significantly in either treatment or control group. The adverse reac�ons are common and (3)completely unpredictable. Standardized protocols with op�mal dose, degree of protec�on, ideal
(77)dura�on, safety, efficacy for different ages and severity of adverse reac�ons need to be designed.
Sublingual immunotherapy (SLIT)
In rush period, milk is kept under tongue in increasing dose and con�nued for weeks to months during maintenance. Keeping milk under tongue for 2 min, increased the threshold dose a�er 6 months in a
(80)small cohort of pa�ents (n = 8).
Compared to SLIT, OIT more efficiently desensi�zes CM probably due to higher treatment dose in (81)range of several grams. However more systemic side effects were encountered during OIT.
Upcoming studies with op�mal dose for SLIT may improve efficacy.
Epicutaneous patch (EPIT)
A small study treated CM allergic children with epicutaneous patches of skimmed milk powder applied for 48 h each week for 3 months. Induc�on of higher milk tolerance level was accompanied by frequent side effects as pruritus and eczema. The immunological mechanisms underlying this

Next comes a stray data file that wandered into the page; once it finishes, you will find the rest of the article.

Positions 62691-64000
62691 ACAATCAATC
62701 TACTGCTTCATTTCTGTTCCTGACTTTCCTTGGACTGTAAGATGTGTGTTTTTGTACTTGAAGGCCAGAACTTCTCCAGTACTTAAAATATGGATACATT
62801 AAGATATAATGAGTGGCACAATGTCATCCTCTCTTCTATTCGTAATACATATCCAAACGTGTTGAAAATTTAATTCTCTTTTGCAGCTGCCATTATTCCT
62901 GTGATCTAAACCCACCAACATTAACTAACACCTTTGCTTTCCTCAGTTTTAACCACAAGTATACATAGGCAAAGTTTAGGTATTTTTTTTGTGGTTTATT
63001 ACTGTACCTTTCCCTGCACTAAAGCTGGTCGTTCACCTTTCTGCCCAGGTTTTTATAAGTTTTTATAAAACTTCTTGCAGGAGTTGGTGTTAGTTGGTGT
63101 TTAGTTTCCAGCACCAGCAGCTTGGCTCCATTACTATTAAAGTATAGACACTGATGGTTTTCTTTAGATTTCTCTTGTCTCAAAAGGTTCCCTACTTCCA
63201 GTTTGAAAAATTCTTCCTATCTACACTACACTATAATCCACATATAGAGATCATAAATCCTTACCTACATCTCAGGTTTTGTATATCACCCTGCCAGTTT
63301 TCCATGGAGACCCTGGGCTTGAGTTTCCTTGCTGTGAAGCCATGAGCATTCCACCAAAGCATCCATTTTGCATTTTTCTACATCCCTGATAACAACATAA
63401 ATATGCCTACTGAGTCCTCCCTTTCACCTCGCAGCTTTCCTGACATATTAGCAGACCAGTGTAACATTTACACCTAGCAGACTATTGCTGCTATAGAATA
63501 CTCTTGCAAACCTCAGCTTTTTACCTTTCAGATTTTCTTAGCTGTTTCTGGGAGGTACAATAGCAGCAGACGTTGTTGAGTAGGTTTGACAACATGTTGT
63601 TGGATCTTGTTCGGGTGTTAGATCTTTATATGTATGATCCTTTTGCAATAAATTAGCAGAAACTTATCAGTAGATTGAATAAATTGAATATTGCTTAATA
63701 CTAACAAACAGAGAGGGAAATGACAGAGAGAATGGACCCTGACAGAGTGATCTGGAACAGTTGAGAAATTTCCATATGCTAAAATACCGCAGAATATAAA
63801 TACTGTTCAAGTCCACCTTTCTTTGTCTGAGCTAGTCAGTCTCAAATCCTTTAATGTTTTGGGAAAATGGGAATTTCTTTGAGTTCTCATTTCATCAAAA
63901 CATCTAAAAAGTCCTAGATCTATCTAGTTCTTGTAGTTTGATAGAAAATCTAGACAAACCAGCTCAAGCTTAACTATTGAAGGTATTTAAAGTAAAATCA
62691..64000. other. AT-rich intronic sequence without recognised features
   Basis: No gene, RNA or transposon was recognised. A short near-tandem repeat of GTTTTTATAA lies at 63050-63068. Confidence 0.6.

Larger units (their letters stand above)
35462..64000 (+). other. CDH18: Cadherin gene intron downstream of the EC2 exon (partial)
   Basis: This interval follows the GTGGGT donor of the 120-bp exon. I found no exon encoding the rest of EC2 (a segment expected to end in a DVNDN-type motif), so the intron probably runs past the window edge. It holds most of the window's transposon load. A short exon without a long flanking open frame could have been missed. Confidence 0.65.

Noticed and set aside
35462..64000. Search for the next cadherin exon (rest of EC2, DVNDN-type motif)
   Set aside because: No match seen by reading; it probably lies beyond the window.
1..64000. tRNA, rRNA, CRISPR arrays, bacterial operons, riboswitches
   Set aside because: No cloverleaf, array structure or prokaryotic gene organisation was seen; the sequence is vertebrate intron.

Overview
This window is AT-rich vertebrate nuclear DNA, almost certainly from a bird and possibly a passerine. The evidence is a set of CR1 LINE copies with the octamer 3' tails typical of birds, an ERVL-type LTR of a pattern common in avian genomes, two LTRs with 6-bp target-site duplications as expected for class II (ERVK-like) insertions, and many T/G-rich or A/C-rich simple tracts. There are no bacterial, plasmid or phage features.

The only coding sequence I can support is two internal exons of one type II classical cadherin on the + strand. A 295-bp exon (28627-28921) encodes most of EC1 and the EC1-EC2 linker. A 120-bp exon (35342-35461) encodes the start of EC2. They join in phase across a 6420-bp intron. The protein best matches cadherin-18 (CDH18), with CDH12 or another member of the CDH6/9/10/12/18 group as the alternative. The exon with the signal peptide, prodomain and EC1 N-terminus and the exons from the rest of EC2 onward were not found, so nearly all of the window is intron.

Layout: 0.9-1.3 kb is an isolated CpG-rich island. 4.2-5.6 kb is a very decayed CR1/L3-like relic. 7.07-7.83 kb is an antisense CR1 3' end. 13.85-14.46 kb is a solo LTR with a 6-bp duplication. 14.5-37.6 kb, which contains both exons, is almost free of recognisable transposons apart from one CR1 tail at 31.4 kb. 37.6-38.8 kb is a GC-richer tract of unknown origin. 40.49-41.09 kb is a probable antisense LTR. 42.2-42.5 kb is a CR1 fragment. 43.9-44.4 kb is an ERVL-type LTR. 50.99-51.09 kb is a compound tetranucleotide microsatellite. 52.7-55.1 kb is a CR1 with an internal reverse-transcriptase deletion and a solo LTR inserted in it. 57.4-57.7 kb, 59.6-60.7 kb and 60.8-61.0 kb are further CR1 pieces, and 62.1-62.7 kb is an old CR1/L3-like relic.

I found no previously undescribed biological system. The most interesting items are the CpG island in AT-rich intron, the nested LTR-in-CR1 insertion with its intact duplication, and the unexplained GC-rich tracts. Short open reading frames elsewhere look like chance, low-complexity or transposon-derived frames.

(82)treatment are unknown.
Cow’s milk allergy preven�on
Europian and American guidelines recommend exclusive breast feeding for 4 - 6 months and a delayed (83)
introduc�on of solid food components in infants with atopic risk. There is room for designing different preven�ve strategies in future.
● An early introduc�on of possible food allergens has been beneficial in newer trials and reduced frequency of CMA.
● Hydrolyzed formulas containing tolerogenic pep�des may induce tolerance detected as lack of allergen-specific humoral and cellular immune responses.
● CM based formulas supplemented with prebio�cs has beneficial effect on reduc�on of atopic (84)
derma��s in infants.
The lack of awareness of guidelines on CMPA and the training iden�fied as necessary on this topic has bearing on the recogni�on and management of this food allergy. Training programs for physicians would benefit and improve diagnosis and management.